Rainbow Six Siege's growing storyline finally finds a home
While the Battle Pass is an established monetization system, smoothly translating across other online shooters, its arrival in Rainbow Six Siege supports new opportunities moving forward. "It's a system that is opening the doors to different things," says Del Valle. "Yes, it is a monetization system, but it also has a free track. And on top of that, it's allowing us to have an opportunity to tell more stories about the operators."
With Rainbow Six Siege highly competitive to its core, the Battle Pass provides a new avenue to explore its persona. Behind its military tones, the game's narrative has grown surprisingly deep under the "Universe" team, embedded with intertwined conflicts from within counterterrorism unit, and Operator origins. Upcoming seasonal Battle Pass drops will further explore that lore as it expands with time.
Ubisoft isn't quite ready to share its next Battle Pass iteration. However, Del Valle references the "Nighthaven Collection," an 18-piece cosmetic set from earlier this season, for a tease of that vision. While Rainbow Six monetization is gradually shifting from randomized packs in favor of the Battle Pass, the accompanying anime short demonstrates ideas explored at the studio.
"That was supposed to be a test," says Del Valle. "We were not supposed to release that." It focused on Operation Shifting Tides' new Operators Kali and Wamai, despite being initially conceived as an internal trial for future seasons. "We looked at it, and we showed it to a couple of people, and people really liked it – we thought, you know what, let's just release it? We released it [and] we attached the collection to it because the fantasy of the Nighthaven was so strong."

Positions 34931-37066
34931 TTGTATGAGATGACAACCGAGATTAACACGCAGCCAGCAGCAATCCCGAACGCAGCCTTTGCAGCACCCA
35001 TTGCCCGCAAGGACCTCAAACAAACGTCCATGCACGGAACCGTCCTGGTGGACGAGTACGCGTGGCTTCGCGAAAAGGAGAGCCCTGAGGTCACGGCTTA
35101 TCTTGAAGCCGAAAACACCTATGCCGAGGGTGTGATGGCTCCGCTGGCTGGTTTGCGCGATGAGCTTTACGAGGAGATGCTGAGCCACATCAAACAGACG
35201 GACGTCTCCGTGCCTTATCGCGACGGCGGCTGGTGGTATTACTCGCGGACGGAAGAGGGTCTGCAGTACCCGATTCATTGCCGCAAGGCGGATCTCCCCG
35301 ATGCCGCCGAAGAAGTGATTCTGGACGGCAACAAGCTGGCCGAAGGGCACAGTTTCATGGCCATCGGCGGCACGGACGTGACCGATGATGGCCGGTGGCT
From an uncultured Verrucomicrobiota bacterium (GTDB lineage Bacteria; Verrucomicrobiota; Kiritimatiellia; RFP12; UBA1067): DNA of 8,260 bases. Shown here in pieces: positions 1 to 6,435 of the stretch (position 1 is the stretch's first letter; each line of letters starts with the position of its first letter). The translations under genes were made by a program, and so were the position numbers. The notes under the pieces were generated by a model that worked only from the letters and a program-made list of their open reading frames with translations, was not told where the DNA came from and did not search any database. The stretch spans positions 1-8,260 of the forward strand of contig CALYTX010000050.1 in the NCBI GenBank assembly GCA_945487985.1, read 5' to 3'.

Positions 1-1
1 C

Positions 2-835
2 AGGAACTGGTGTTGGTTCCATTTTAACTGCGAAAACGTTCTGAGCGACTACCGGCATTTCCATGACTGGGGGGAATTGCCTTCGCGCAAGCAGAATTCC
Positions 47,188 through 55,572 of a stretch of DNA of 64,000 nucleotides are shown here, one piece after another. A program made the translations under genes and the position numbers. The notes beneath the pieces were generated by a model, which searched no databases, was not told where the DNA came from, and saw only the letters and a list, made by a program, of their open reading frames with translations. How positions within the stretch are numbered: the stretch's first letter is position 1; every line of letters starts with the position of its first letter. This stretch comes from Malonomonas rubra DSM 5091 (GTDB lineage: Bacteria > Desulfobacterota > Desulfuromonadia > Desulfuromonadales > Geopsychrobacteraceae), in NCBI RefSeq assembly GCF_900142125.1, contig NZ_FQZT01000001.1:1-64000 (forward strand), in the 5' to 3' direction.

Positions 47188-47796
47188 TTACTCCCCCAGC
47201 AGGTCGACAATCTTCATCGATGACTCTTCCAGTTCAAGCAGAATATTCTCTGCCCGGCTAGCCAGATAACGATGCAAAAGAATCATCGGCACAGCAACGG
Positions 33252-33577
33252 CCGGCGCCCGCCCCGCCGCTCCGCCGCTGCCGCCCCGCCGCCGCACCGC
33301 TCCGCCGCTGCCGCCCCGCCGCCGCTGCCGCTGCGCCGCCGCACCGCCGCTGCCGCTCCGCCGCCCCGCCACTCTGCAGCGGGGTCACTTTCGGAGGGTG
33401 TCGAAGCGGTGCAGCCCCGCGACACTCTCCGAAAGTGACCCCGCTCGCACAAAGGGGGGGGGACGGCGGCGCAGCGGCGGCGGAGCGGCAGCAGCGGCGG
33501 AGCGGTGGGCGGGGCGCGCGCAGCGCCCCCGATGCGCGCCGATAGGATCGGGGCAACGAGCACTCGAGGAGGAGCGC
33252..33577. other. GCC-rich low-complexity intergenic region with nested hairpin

"The goal with the Battle Pass is to somehow echo the new Operator"
With Year 5 reforming Ubisoft's content focus and delivery, the Battle Pass becomes a staple of all upcoming seasons. Ubisoft aims to release the Battle Pass alongside every season, coupled with deeper ties with the newest additions to the roster. "The goal with the Battle Pass is to somehow echo the new Operator and to have some relevance in there. To what extent this is going to be, we don't know. But yes, especially in Season Three and Season Four, the Operator and the Battle Pass will launch at the same time."
And while grounded with supporting narrative content, Operator themes may also reflect on the rewards available throughout. "We want to take advantage of it and play around with it a little bit more. Make it fun. What you see in the anime, for example, maybe resonate some of the uniforms or whatever you see in there somewhere in the Battle Passes."
In the meantime, Ubisoft prepares for its Year 5 kick-off with Operation Void Edge. That includes the addition of Iana and Oryx, two new playable Operators set to shake up gameplay in March, coupled with an Oregon map rework.